Torii Hunter has already had one Minnesota farewell, one that had him wiping away tears on the sleeve of his uniform. He’s trying not to think too much about whether Sunday is his second goodbye.
The 40-year-old outfielder, the undisputed leader of the Twins’ overachieving underdogs, insists he doesn’t know if he will play in 2016, or whether Target Field’s season finale is also the final time he pulls on a major league uniform.
“There’s a possibility this could be my last game,” Hunter said in a somber clubhouse after the Twins’ hopes of a postseason invitation were officially dashed Saturday with a 5-1 loss to the Royals. “There’s a really good chance.”
That’s because he doesn’t know, in the immediate bleakness of elimination, whether he really wants to play past 40, and whether the Twins will invite him back. The latter has been considered a mere formality once Hunter began smashing home runs — 22 in all, with 81 RBI — but he knows better than anyone how many talented outfielders roughly half his age are on their way.
If the Twins suggest he return with quasi-emeritus status, perhaps play half the games? “I wouldn’t come back for that,” said Hunter, who has started 135 games this year. General Manager Terry Ryan has not discussed his plans for the team’s oldest player, but said, “We have a lot of things to talk about.”
Hunter is proud of his season, and proud of the influence he has had on the Twins, having transformed a library-quiet clubhouse into a rollicking, supportive bunch in his return after seven years away.
“It’s just so much fun and satisfying to give it back. All these young guys, seeing them all bright-eyed and bushy-tailed, coming over and asking questions, that’s pretty cool,” he said. “For me to give it back and see those guys apply it to their lives and their career, it’s gratifying. It feels good.”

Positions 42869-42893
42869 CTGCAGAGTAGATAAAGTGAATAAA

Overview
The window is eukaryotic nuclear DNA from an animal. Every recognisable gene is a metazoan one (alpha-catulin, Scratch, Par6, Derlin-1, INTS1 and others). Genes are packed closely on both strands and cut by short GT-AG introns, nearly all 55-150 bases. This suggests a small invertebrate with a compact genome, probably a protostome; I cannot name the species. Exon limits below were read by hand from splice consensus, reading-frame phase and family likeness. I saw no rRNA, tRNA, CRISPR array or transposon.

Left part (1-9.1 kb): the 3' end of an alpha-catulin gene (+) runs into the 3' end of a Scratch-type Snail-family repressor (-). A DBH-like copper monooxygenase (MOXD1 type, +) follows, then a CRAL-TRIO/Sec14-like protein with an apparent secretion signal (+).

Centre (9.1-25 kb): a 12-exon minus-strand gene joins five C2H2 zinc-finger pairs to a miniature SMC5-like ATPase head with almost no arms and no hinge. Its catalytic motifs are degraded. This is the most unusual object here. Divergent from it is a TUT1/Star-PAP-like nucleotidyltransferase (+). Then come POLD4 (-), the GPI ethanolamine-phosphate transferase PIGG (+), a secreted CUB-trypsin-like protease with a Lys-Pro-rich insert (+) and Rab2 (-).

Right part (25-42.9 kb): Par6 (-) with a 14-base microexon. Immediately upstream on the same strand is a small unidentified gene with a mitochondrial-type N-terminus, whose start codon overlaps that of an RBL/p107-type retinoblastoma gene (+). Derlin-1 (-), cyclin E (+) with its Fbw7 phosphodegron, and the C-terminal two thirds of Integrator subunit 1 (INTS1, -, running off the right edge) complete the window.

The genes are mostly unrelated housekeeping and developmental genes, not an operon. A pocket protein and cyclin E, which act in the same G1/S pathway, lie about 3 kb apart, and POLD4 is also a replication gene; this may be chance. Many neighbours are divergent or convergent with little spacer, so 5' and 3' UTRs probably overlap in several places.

Paul Molitor noticed the difference. “The personality [of the team] was tremendous, reflected primarily by Mr. Hunter,” the Twins manager said. “He encouraged people to go ahead and give us a little flavor.”
Hunter plans to poll his wife, Katrina, and his sons. Torii Jr., a wide receiver at Notre Dame, planned to fly in after the Irish’s game at Clemson on Saturday night to be with his parents for the Twins’ finale.
Hunter heard the opinion of more than 30,000 Saturday, when he was serenaded with a chant of “Tor-ii, Tor-ii,” as he batted in the ninth inning, and a cheer when he drew a walk. “That was awesome,” said Hunter, who received a similarly emotional sendoff from Twins fans in his final home game of 2007, when it became clear the Twins wouldn’t pay to keep him. “Who more than the team I grew up with, the fans I grew up with — they’ve known me since I was 22 years old. I don’t know if this is it. I can’t say that. I can’t do a farewell tour. I definitely think there’s a chance to come back, but right now, I don’t know.”
For now, Hunter’s only plans are to become a modern-day football dad, alternating between Jonesboro, Ark., to see his son Money play for Arkansas State, and South Bend, Ind., to watch Torii Jr. with the Irish. He doesn’t plan to make a decision about 2016 until November, at the earliest, perhaps not until football season ends.
“I’ll sit back and make my decision after I train a little and see if it hurts,” he joked. “If it does, see ya!”